This section is from the "Henley's Twentieth Century Formulas Recipes Processes" encyclopedia, by Norman W. Henley and others.
Old engravings, woodcuts, or printed sheets that have turned yellow may be rendered white by first washing carefully in water containing a little hyposulphite of soda, and then dipping for a minute in javelle water. To prepare the latter, put 4 pounds of bicarbonate of soda in a pan, pour over it 1 gallon of boiling water; boil for 15 minutes, then stir in 1 pound of chloride of lime. When cold, pour off the clear liquid, and keep in a jug ready for use.
Surprising results are obtained from the use of hydrogen peroxide in the restoration of old copper or steel engravings or lithographs which have become soiled or yellow, and this without the least injury to the picture. The cellulose which makes the substance of the paper resists the action of ozone, and the black carbon color of these prints is indestructible.
To remove grease or other spots of dirt before bleaching, the engravings are treated with benzine. This is done by laying each one out flat in a shallow vessel and pouring the benzine over it. As benzine evaporates very rapidly, the vessel must be kept well covered, and since its vapors are also exceedingly inflammable, no fire or smoking should be allowed in the room. The picture is left for several hours, then lifted out and dried in the air, and finally brushed several times with a soft brush. The dust which was kept upon the paper by the grease now lies more loosely upon it and can easily be removed by brushing.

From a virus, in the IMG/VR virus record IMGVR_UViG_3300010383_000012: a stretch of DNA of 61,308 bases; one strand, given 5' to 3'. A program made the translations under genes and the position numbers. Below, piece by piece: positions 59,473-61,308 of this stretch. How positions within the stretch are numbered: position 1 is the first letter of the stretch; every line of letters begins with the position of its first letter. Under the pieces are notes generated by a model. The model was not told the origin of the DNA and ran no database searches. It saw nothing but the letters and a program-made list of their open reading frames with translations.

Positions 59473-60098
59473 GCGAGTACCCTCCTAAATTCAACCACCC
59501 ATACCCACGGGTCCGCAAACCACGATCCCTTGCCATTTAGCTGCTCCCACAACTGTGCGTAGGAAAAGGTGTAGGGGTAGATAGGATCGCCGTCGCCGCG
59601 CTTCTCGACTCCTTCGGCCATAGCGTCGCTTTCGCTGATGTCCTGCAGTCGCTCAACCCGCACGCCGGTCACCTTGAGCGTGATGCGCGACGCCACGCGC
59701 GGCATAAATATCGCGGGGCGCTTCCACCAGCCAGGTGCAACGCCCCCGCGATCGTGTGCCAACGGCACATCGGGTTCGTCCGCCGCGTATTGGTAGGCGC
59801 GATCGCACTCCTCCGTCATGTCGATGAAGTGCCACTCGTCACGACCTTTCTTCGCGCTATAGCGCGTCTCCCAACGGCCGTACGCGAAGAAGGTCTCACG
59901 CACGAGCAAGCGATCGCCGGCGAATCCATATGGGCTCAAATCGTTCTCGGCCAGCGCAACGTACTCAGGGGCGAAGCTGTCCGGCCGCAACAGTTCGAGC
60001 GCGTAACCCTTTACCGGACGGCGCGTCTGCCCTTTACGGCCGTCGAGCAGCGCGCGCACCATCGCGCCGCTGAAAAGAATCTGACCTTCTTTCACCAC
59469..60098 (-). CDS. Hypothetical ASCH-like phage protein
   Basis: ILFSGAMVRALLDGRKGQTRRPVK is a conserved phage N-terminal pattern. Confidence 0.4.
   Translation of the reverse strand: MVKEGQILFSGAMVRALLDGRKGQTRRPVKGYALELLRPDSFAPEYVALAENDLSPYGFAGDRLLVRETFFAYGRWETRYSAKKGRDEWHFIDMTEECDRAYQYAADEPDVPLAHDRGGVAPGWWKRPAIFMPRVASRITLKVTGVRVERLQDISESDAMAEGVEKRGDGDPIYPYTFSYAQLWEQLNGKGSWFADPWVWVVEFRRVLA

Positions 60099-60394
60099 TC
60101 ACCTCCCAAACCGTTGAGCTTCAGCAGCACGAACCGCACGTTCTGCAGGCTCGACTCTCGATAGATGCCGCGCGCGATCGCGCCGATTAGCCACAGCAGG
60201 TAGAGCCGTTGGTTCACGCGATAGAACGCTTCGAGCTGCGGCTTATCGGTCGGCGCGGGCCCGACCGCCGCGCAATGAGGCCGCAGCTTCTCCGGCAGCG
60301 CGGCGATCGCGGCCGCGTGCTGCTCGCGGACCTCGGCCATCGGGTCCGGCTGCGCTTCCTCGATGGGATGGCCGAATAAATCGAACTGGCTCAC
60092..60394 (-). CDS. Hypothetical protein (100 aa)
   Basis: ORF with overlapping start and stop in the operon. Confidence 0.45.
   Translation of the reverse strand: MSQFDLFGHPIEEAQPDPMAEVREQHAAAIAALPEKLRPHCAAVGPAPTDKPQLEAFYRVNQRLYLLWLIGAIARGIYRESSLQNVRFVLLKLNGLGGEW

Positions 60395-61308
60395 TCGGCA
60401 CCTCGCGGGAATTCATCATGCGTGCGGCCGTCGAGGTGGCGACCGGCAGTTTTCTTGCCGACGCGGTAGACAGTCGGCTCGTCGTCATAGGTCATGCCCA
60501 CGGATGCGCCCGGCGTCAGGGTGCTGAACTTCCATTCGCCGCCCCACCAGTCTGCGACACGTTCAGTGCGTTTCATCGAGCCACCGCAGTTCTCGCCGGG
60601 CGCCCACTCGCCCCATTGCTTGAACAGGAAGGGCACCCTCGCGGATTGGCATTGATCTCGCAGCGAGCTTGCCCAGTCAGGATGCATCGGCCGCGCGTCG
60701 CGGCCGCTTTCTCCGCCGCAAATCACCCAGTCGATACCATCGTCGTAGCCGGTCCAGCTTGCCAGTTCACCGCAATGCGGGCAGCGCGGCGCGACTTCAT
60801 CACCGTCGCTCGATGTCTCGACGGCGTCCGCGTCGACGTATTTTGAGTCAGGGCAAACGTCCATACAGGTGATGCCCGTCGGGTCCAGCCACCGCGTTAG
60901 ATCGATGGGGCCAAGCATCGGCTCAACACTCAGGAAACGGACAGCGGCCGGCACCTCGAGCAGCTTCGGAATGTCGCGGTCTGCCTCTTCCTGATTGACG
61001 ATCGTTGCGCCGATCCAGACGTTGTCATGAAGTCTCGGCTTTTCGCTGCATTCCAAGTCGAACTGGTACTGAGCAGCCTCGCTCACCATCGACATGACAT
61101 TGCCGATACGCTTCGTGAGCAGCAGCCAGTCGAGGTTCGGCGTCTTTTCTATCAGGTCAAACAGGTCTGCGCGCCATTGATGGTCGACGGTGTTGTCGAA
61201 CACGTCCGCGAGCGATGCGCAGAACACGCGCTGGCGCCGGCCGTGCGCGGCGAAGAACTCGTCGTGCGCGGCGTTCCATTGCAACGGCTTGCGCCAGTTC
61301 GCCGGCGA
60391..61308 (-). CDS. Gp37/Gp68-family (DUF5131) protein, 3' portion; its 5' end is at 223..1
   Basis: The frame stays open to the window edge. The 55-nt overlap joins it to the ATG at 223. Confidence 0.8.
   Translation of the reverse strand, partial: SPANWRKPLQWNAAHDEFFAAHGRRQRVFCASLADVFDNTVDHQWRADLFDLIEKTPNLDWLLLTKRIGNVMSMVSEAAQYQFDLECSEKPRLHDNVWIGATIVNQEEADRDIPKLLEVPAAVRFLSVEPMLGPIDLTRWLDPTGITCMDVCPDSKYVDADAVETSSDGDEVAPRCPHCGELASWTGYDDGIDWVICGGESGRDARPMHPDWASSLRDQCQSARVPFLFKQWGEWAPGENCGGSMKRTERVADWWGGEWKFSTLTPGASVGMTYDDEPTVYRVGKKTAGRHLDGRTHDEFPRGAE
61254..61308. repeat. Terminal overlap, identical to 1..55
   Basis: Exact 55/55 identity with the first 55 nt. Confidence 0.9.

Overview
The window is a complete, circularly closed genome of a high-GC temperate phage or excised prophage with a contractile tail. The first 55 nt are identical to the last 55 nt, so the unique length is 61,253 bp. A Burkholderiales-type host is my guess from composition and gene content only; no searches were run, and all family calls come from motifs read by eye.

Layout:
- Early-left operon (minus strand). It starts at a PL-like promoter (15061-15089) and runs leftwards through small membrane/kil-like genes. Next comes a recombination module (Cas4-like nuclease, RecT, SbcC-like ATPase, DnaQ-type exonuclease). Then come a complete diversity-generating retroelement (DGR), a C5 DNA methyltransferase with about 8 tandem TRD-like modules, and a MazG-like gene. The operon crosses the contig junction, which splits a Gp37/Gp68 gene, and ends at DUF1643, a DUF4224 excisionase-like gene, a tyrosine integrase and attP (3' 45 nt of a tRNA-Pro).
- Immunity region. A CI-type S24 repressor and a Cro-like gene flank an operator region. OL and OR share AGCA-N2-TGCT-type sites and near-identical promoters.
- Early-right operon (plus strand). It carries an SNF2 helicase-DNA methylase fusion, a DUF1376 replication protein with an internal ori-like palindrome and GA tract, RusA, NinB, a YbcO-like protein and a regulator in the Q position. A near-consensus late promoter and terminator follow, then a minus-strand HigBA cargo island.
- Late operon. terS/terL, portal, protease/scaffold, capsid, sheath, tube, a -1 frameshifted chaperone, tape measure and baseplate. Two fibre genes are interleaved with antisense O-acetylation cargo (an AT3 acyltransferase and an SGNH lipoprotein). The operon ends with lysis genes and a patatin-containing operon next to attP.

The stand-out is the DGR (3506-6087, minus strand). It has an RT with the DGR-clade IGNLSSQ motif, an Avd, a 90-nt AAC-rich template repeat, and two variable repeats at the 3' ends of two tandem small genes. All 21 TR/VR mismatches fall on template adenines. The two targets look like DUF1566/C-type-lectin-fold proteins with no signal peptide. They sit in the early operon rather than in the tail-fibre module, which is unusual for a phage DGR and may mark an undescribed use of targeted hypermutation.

In many cases the above treatment is sufficient to improve the appearance of the picture. In the case of very old or badly soiled engravings, it is followed by a second, consisting in the immersion of the picture in a solution of sodium carbonate or a very dilute solution of caustic soda, it being left as before for several hours. After the liquid has been poured off, the picture must be repeatedly rinsed in clear water, to remove any remnant of the soda.
By these means the paper is so far cleansed that only spots of mold or other discolorations remain. These may be removed by hydrogen peroxide, in a fairly strong solution. The commercial peroxide may be diluted with 2 parts water.
The picture is laid in a shallow vessel, the peroxide poured over it, and the vessel placed in a strong light. Very soon the discolorations will pale.
Plaster casts, as we know, can be perceptibly reduced in size by treatment with water or alcohol, and if this is properly done, the reduction is so even that the cast loses nothing of its clear outline, but sometimes even gains in this respect by contraction. If it is desired to reduce an engraved plate, make a plaster cast of it, treat this with water or alcohol, and fill the new cast with some easily fusible metal. This model, which will be considerably smaller than the original, is to be made again in plaster, and again treated, until the desired size is reached. In this way anything of the kind, even medallions, can be reproduced on a smaller scale.